The incarceration for African American males is about 5.5times higher than incarceration rates of Black South Africans under apartheid in 1993.

These fact should shock the conscience of most people. If not, perhaps we need to ask what would shock their conscience?

Anonymous said...

I am in 100% agreement with you Charlie O. I can point you to some fellow Texans that are currently serving in Federal Prison due to some serious criminalization thanks to a conciousless "Just Us" department, "creative" U.S. Prosectutors that could match tactics with O.B.L. any day...(in the name of the U.S.A. of course) and sadly with the help of some Judges they have managed to dupe. Truth and Justice should not be mutually exclusive anywhere in this country.

Quack said...

"[...] rates are not a function of crime. In fact criminal victimization in the US has been trending downward for about 30 years"

Hey Einstein incarceration rates began trending up during the same period as criminal victimization rates are going down. A certain percentage of people are just plain criminal-types and the more of them locked away the lower the victimization rate. It really isn't that hard to understand.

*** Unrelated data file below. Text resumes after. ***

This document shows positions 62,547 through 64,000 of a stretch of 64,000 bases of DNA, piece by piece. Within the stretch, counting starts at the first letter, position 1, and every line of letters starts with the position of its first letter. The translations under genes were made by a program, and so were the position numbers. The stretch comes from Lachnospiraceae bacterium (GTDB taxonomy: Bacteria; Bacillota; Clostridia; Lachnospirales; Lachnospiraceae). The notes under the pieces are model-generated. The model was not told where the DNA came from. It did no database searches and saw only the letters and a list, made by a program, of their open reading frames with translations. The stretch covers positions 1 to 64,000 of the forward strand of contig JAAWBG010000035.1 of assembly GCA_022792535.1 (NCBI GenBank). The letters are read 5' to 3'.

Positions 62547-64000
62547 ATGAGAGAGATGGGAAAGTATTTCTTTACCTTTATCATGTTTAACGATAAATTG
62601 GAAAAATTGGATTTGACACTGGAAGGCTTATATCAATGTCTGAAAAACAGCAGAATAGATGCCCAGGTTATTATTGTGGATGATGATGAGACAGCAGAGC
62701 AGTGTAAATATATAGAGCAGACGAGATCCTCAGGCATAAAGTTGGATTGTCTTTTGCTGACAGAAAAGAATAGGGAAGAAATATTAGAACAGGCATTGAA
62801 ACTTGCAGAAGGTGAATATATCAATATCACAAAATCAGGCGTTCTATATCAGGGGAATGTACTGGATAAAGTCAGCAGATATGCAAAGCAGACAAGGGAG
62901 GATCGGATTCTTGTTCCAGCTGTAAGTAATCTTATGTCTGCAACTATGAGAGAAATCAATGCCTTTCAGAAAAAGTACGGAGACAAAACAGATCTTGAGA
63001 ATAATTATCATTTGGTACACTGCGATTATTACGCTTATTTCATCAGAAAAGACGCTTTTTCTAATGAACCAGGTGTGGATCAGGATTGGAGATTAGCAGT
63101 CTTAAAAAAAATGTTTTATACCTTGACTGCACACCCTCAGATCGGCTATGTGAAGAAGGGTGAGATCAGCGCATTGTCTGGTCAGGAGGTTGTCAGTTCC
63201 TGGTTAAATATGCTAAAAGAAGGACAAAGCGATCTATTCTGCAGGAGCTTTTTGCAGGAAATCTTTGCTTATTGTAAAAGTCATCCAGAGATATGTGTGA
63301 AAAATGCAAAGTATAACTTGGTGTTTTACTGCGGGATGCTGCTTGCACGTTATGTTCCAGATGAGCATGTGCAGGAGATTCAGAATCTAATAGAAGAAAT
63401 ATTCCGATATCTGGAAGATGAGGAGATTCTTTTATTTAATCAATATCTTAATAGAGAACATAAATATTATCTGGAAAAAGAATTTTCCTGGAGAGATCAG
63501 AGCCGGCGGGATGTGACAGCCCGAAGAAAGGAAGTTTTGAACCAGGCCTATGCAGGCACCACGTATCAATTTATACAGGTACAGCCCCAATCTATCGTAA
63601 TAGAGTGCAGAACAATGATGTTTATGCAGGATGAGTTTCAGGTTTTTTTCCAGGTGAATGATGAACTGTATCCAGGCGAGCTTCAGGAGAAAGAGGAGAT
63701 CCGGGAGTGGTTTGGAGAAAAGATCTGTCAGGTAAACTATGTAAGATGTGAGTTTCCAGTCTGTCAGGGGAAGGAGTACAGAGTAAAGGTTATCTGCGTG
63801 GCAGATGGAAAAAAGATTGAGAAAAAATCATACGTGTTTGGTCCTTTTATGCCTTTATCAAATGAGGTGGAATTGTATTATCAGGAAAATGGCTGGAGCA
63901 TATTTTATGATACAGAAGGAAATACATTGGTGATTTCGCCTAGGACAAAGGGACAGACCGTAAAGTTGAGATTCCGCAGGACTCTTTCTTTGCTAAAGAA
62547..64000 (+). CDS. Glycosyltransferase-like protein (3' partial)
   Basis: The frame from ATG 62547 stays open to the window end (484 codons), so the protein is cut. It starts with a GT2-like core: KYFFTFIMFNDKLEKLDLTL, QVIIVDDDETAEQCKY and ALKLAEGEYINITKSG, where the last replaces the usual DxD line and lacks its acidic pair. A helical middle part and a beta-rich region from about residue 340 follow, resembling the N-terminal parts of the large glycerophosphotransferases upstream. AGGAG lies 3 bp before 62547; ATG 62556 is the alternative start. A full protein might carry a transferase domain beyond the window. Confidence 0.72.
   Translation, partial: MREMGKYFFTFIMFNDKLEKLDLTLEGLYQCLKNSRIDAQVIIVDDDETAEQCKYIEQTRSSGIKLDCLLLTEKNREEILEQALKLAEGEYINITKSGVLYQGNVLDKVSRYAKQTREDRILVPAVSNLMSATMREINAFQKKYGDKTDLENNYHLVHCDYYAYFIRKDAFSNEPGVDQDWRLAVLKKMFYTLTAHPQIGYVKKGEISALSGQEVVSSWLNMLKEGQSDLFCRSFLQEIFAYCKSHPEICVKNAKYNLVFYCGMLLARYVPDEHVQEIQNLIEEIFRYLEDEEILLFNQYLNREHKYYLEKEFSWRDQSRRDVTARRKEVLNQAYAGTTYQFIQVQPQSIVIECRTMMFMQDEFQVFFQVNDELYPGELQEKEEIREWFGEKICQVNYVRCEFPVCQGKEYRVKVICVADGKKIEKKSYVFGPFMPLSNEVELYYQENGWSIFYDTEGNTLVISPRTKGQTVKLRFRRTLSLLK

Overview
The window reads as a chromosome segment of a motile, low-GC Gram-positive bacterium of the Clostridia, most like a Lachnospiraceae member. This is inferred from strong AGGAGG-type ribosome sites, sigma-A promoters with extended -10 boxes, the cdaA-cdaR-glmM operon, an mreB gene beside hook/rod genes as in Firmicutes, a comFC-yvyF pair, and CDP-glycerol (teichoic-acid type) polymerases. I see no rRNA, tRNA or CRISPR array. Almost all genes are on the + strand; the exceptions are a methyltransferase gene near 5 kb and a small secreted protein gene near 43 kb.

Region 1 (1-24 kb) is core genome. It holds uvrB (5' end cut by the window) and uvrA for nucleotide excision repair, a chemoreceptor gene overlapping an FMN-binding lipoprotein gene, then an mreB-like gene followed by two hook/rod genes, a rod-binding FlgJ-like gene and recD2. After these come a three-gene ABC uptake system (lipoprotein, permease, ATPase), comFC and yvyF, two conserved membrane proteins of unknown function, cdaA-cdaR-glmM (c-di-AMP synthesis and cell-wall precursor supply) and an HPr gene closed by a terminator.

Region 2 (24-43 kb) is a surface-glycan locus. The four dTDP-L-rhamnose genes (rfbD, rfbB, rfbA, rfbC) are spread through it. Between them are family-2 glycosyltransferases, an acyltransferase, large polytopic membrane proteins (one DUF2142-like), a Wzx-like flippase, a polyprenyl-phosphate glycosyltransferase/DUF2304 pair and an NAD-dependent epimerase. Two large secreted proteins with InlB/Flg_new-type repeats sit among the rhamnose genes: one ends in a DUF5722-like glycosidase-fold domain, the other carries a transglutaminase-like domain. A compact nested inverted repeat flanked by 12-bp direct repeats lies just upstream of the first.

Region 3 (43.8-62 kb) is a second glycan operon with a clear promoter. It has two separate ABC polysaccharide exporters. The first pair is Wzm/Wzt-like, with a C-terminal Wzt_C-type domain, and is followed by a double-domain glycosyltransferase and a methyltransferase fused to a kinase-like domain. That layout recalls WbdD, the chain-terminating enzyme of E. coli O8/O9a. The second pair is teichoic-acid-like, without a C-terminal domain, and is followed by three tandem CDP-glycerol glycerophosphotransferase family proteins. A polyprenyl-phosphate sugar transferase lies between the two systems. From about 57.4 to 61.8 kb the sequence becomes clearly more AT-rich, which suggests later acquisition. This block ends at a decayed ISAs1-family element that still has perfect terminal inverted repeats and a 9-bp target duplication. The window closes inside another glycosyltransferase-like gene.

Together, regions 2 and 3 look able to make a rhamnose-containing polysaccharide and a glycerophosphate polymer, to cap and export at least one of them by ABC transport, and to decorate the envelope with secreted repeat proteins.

Gritsforbreakfast said...

Then Quack, why are US crime rates so much higher than countries where incarceration rates are lower?

Quack said...

A nation like ours, with a highly effective police force, will have a higher crime rate than a nation with an under funded, corrupt, or otherwise ineffective police force. If the citizenry has no confidence in the police then crimes go unreported. Around here people are so confident in the police that schools and parents call the cops when their kids misbehave. The crime rate is not an accurate measure of victimization!

The crime rate is what the police report was reported to them. So by the time you get a crime rate from a bureaucrat somewhere it is no better than 3rd hand information:
victim -> police -> bureaucrat -> you

Remember that both the police and the bureaucrat may have political motivations to massage those numbers so it would be foolish to base policy decisions soley off crime rates.

Gritsforbreakfast said...

"The crime rate is not an accurate measure of victimization!"

Funny, it was a minute ago when you were arguing for the merits of mass incarceration. ;)

Quack said...

Actually my previous post did not conflate the crime rate and the rate of victimization but I can see why you say that.

Anonymous said...

Hey Quack.... take your head out of the.... sand ...look at the data and try to understand what you are looking at.